Estimate: US$200,000 - US$250,000
Price realised: US$629,000
Hiroshi Sugimoto The Music Lesson 1999 Pigment print. 53 1/8 x 41 3/4 in. (134.9 x 106 cm) Signed in ink, printed title, date and number 5/5 on an artist's label affixed to the reverse of the frame.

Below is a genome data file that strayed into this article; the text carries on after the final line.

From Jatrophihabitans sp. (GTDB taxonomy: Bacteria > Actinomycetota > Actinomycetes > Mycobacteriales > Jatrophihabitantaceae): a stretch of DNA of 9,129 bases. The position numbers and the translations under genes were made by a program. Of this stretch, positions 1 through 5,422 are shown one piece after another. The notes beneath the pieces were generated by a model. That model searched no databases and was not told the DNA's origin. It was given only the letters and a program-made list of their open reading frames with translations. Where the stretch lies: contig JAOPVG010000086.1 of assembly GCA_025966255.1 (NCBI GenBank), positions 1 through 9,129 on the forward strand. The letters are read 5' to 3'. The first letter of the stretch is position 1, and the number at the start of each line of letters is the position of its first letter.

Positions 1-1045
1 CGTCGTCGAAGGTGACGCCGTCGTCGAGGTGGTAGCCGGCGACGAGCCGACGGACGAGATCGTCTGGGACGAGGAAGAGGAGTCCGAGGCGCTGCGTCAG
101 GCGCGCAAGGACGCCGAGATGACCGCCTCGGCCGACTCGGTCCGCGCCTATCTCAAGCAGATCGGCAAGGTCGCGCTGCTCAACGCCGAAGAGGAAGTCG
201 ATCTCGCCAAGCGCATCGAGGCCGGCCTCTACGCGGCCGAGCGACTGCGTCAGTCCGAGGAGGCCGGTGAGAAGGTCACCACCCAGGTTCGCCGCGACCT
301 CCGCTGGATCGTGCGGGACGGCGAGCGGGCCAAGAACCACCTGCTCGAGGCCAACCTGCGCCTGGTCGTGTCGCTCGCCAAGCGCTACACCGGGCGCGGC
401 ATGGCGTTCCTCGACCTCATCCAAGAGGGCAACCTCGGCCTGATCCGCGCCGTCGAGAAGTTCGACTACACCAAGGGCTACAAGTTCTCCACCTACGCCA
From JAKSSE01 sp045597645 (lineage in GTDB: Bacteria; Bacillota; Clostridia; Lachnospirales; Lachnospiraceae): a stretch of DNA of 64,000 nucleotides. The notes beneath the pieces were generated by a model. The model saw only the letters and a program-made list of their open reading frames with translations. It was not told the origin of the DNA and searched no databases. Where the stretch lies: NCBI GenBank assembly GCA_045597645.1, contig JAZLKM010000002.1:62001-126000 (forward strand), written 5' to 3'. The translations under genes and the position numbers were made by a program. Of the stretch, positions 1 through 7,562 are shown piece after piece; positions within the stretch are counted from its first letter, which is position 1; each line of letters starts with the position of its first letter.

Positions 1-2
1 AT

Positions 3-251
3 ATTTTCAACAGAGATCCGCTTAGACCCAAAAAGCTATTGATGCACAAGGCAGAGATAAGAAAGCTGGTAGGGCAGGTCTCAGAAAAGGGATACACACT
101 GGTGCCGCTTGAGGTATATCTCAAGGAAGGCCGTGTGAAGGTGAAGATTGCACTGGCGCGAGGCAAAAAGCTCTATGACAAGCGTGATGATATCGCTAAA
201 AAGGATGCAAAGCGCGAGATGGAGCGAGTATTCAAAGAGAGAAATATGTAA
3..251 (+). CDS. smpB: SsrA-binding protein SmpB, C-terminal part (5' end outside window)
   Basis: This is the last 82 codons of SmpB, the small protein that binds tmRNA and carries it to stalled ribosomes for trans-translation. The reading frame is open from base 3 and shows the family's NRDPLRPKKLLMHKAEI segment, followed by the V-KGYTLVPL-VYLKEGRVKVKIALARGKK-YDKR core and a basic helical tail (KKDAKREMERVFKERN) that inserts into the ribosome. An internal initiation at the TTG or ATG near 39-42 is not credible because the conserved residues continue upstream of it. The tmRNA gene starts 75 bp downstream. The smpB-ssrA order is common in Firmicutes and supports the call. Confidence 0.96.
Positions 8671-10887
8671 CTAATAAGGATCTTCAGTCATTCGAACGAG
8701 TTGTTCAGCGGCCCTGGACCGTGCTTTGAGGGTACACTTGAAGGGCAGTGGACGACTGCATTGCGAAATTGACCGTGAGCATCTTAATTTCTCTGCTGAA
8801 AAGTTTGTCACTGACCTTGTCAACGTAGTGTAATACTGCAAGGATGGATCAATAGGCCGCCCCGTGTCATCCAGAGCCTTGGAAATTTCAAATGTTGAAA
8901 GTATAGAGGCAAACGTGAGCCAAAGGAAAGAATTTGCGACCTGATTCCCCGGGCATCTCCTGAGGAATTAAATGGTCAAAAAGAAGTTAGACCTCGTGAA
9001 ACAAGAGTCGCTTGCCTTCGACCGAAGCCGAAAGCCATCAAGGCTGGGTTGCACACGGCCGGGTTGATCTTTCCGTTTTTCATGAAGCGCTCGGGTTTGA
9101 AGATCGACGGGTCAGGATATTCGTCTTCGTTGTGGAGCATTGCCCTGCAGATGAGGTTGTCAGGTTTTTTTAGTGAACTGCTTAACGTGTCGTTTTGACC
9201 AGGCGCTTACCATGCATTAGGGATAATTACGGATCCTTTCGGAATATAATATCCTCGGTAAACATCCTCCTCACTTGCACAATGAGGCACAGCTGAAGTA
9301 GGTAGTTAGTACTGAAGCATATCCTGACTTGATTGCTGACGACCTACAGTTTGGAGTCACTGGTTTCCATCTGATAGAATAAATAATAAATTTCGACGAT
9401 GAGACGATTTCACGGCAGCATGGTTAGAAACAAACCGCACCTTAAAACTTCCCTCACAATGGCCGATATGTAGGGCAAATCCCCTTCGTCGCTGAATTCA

Provenance Acquired directly from the artist Yoshii Gallery, New York Private Collection, New York Literature Guggenheim Museum, Sugimoto Portraits, p. 101 for a variant Mori Art Museum, Tokyo and Hirshhorn Museum and Sculpture Garden, Smithsonian Institution, Washington D.C., Hiroshi Sugimoto, p. 32 Sugimoto, Time Exposed, p. 21 Catalogue Essay In 1999 Sugimoto was commissioned by the Deutsche Guggenheim to do his Portraits series, of which the current lot is an example. All subjects were life-size wax figures culled from such genres as royalty, politics, military, art and religion. The vast majority of the figures were depicted at three-quarters length, in keeping with the format of the revered Flemish Golden Age portraiture made famous by Frans Hals and Rembrandt in the 1600s. Sugimoto lit each wax figure with exacting attentiveness, cleverly animating his figures. Each portrait is subsequently injected with a livelihood and character that negate the immortal quality of the “sitter” and instead presents him or her as a nearly tangible human. As a result, The Last Supper becomes a bustling dining scene; Pope John Paul II appears midsentence while addressing a crowd; and Princess Diana seems at the brink of laughter. Indeed, Sugimoto reversed his earlier timeless methodology and enlivened his immortal subjects with a fresh instantaneity that defies viewers’ expectations. And none could appear more so than those depicted in The Music Lesson, based on Vermeer’s Lady at the Virginals with a Gentleman, 1662-1665, (fig. 1). As one of Vermeer’s most widely recognized paintings, the work embodies the classic features in the late Dutch master’s enigmatic domestic scenes. A young upper-class woman is seen standing by the Renaissance-era musical instrument, while a man, possibly a suitor or a teacher, stands nearby. The scene is naturally lit from a handsomely sized window, which casts a soft and incandescent light on the subjects. Like most of Vermeer’s paintings, a mysterious air permeates the scene. It is not known whether the scene depicted was based on an imagined or an actual scene, a debate that is further complicated by the appearance of the gentleman figure in two other paintings by Vermeer, The Geographer and The Astronomer. Whether the tableau presents an idealized version of domestic living or whether it is an intimate momentary glimpse of an actual couple allows the scene to exist in the space between fantasy and reality. Out of the entire Portraits series, Sugimoto’s The Music Lesson—shot at Madame Tussauds in Amsterdam—is the only image in which the wax figures are not isolated from their original diorama. Arguably, this is because all other wax figures are based on individuals whose existence has not been refuted. Therefore, by capturing the entire diorama in The Music Lesson from the same angle as its painted counterpart, Sugimoto allows the scene to continue occupying a dual existence—at once a near-tangible courtship scene as well as a mysterious and mythic work of art. Moreover, by presenting the scene in full color—and being the only work from the series that is presented so—Sugimoto’s The Music Lesson takes over where Vermeer left off, bringing another layer of life into the scene. Read More Artist Bio Hiroshi Sugimoto Japanese • 1948 Hiroshi Sugimoto's work examines the concepts of time, space and the metaphysics of human existence through breathtakingly perfect images of theaters, mathematical forms, wax figures and seascapes. His 8 x 10 inch, large-format camera and long exposures give an almost eerie serenity to his images, treating the photograph as an ethereal time capsule and challenging its associations of the 'instant.' In his famed Seascapes, Sugimoto sublimely captures the nature of water and air, sharpening and blurring the elements together into a seamless, formless entity. This reflection of the human condition and its relationship with time follows through his exploration of historical topics and ti
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